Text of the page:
The Night The Lights Went Out In Asheville

Updated: February 19, 2019

The Night The Lights Went Out In Asheville

by Ray D. Enzé, NLN baseball blogger

Asheville before the storm

June 8, 2028: Asheville, North Carolina – Hurricane winds greeted the collection of GMs that descended upon this mountain village and Home of the PEBA, and though Hurricane John’s Cat 4 status had been downgraded to simply a tropical storm by the morning of the 2028 Draft – the damage was done. The GMs found themselves in the dark – so to speak, power out, computers down and curtains pulled back as far as they could, allowing the dark skies light to filter through.

Hurricane John packed a wallop as it barreled into North Carolina

Newly appointed Commissioner, ‘Harry’ Castle held the draft up for a few hours as the hotel’s crew scrambled to get some generators to power the ballroom. It was during those moments that Aurora‘s Boy Wonder GM, Will Topham, concocted a scheme to draft by paper – in the old-fashion model, handing the commish hand written notes – like school kids, and with that, the draft began.

Wiggins heads to the K-zoo

Yuma, holders of the top selection (again), shocked the crowd by shying away from young SP Robby Wiggins, who will take his rehabilitating shoulder to Kalamazoo instead. Yuma selected 2B Vaughn Davidson, and a day of surprises began. By the slow and laborious time that the first round had worked it’s way through the gloom to Fargo‘s selection at #14, the power came back – blowing the circuitry of the League’s dedicated server. Thanks to the quick work of the IT team from Kalamazoo, the teams quickly returned to the ‘norm’.

Aurora views Armando much like Old School Luis Tiant
Batista comes in, adding to sudden SP Depth for Aurora

Aurora found themselves drafting at the tail-end of the Supplemental Round – picks courtesy of Clark Snow and Pedro Ferringo signing with London and Reno, while Aurora lost their own first round pick as result of the deal that brought John Turner to The Front Range. With that first supplemental selection Aurora went with a 6’1″, 185 lb Cuban pitcher, a pitcher who found himself developing his craft at Oxford (or all places) and is certain to remind folks of Luis Tiant of the old MLB days of the 60’s and 70’s. Armando Batista is not an over-powering pitcher – his fastball clocking in around 96, but it is his array of pitches – all of better than average quality, that will no doubt make up for the lack of a blazing fastball. Cutter, Curve, Slider, Fork, Splitter, Curve and a Change – each thrown equally well, and each with a fair amount of movement and better than average control. “When I looked over the draft pool and the pitchers available,” Topham said after the draft, “Armando was one of the arms I felt might still be available at #33.” The Borealis GM looks like he was spot on. To go along with his impressive repertoire, Batista is a bull own the mound and has one of the best pick-off moves of any pitcher in baseball. As a 4-year starter at Oxford, Armando was 21-11, with a 2.36 ERA in 45 starts. He struck out 295 batters in 256 IP, walking just 35. He was the runner-up for Pitcher of the Year after both his sophomore and junior years. Batista, once signed (not expected to be an issue), will likely make a few starts at Mokule’ia with the hope he is successful and ready to move up to SLRC at A Ball.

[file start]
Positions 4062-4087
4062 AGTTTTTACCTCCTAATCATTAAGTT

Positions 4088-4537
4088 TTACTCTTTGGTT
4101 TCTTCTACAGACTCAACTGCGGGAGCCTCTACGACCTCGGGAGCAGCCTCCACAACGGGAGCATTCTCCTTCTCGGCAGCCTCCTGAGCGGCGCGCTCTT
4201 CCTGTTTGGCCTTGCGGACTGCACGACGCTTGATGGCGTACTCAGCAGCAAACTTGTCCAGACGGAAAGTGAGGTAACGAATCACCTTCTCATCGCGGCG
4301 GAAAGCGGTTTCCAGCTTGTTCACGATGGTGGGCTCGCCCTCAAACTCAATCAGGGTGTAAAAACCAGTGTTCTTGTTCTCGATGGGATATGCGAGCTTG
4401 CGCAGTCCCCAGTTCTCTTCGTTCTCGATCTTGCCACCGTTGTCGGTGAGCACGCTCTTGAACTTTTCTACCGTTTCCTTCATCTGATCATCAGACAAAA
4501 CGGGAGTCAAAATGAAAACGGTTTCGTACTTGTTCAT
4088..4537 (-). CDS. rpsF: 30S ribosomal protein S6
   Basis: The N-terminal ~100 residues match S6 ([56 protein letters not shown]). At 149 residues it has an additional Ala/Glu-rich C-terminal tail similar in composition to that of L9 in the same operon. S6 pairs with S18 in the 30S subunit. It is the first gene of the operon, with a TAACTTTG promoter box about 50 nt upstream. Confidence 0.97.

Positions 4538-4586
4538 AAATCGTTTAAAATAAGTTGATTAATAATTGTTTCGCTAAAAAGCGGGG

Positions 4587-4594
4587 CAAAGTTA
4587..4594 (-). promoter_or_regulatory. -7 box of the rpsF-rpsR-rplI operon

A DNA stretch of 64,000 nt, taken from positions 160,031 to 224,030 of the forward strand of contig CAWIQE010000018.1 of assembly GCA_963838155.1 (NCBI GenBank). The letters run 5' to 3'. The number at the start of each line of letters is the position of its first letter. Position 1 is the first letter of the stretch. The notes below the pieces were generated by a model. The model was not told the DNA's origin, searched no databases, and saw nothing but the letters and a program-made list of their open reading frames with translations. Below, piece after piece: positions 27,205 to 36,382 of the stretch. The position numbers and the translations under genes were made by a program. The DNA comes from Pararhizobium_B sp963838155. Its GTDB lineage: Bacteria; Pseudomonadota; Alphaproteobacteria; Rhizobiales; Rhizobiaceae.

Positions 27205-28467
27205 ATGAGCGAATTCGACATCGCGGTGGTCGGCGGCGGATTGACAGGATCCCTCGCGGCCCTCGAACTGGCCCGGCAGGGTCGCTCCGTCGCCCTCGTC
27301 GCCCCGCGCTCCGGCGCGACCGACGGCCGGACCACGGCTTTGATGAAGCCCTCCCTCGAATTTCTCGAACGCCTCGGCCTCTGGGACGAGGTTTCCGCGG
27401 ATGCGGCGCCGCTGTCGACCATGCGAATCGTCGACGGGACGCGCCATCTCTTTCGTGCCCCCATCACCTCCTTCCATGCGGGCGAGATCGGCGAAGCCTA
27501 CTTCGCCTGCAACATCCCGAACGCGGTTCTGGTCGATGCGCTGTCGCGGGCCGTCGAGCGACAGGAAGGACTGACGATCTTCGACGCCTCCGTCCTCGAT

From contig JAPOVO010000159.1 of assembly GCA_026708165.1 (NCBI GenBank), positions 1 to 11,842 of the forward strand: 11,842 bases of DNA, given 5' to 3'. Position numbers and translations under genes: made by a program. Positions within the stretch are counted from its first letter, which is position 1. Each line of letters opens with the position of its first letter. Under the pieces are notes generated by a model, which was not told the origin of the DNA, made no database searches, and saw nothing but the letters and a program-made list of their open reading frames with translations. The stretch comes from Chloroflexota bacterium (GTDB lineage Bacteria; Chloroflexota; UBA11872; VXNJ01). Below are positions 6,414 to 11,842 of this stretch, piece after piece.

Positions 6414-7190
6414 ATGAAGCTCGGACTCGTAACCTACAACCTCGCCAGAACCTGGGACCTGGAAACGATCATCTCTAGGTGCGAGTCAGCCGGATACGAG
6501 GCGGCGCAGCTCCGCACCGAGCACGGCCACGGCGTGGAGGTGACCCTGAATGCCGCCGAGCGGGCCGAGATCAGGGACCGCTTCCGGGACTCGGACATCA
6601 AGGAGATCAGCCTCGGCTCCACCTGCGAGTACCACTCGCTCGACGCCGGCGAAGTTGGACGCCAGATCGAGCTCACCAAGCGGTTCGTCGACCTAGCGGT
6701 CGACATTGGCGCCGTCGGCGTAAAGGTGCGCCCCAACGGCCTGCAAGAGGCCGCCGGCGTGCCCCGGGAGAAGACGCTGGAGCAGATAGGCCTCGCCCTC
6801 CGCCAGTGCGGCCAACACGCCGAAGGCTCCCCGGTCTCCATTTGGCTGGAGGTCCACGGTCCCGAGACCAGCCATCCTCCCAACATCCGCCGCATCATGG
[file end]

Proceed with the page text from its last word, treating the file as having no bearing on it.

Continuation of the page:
If Arundale follow’s Ferrigno’s path – Aurora got another Supp Steal
‘Jitterbug’s story may play out much like Ferringo’s

With their second supplemental selection – the last of that special round, Aurora was stunned that the name at the very top of their draft list was still available – RF Stewart ‘Litterbug’ Arundale. The tall (6’3″), muscular right-fielder swings a flat bat, spraying line-drives around the field. He may lack power, but he has an excellent eye, and scouts tell me that he reminds them a bit like River Pope. ‘Litterbug’ has blazing speed and has great instincts on the bases – though if you look at his college stolen base numbers, you might get the idea that he is a tad slow to recognize the moment to run. That trait follow’s him into the outfield where his great glove and powerful arm are hindered by his poor first step – limiting his ability to cover a lot of territory. That could be trouble at the spacious right-center territory at Northern Lights. Stewart, from London and Aurora’s second consecutive selection from a British school (Cambridge this time) was also a 4-year starter with a career .322 average over 769 AB. He managed 40-2B and 10-3B and stole 25 bases – reminding scouts of another former-Borealis who was known for his speed and penchant for triples – Mike Hale (now at Havana). Topham has stated that at this moment he’s unsure where to start Arundale, but in his statement invoked the name of another, more recent Aurora star. “You know, ”Bug’ reminds me a lot of Pedro Ferringo – size, build, fast as lightening, but just not quite there in the outfield. Supplemental pick… seemingly already polished and ready for the show…” Revisionist history: Ferringo began his first year of pro ball at SLRC and was at Gatineau before the end of the year. His second pro year he began at AAA Thornton and by mid-season he was slapping balls all over Northern Lights Park – and all the other SL parks, for that matter. That time-line may work out fine for Aurora – an aging Pope and the trade of ‘Fudd‘ may make the ‘Litterbug’s arrival fortuitous.